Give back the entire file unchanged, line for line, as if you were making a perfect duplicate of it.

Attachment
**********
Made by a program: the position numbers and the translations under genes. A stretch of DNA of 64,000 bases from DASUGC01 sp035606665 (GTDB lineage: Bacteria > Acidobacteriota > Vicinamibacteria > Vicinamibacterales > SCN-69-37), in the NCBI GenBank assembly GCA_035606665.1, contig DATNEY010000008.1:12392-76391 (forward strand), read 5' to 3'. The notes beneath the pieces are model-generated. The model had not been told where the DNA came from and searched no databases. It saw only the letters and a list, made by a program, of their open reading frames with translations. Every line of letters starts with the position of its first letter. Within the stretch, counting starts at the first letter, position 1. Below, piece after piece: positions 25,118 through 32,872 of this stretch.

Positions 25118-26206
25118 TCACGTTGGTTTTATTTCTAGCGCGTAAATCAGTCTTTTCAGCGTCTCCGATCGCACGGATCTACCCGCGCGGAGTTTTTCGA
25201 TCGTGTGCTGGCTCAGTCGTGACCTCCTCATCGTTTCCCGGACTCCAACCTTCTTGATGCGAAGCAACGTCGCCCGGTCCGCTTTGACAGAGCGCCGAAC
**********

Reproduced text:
Made by a program: the position numbers and the translations under genes. A stretch of DNA of 64,000 bases from DASUGC01 sp035606665 (GTDB lineage: Bacteria > Acidobacteriota > Vicinamibacteria > Vicinamibacterales > SCN-69-37), in the NCBI GenBank assembly GCA_035606665.1, contig DATNEY010000008.1:12392-76391 (forward strand), read 5' to 3'. The notes beneath the pieces are model-generated. The model had not been told where the DNA came from and searched no databases. It saw only the letters and a list, made by a program, of their open reading frames with translations. Every line of letters starts with the position of its first letter. Within the stretch, counting starts at the first letter, position 1. Below, piece after piece: positions 25,118 through 32,872 of this stretch.

Positions 25118-26206
25118 TCACGTTGGTTTTATTTCTAGCGCGTAAATCAGTCTTTTCAGCGTCTCCGATCGCACGGATCTACCCGCGCGGAGTTTTTCGA
25201 TCGTGTGCTGGCTCAGTCGTGACCTCCTCATCGTTTCCCGGACTCCAACCTTCTTGATGCGAAGCAACGTCGCCCGGTCCGCTTTGACAGAGCGCCGAAC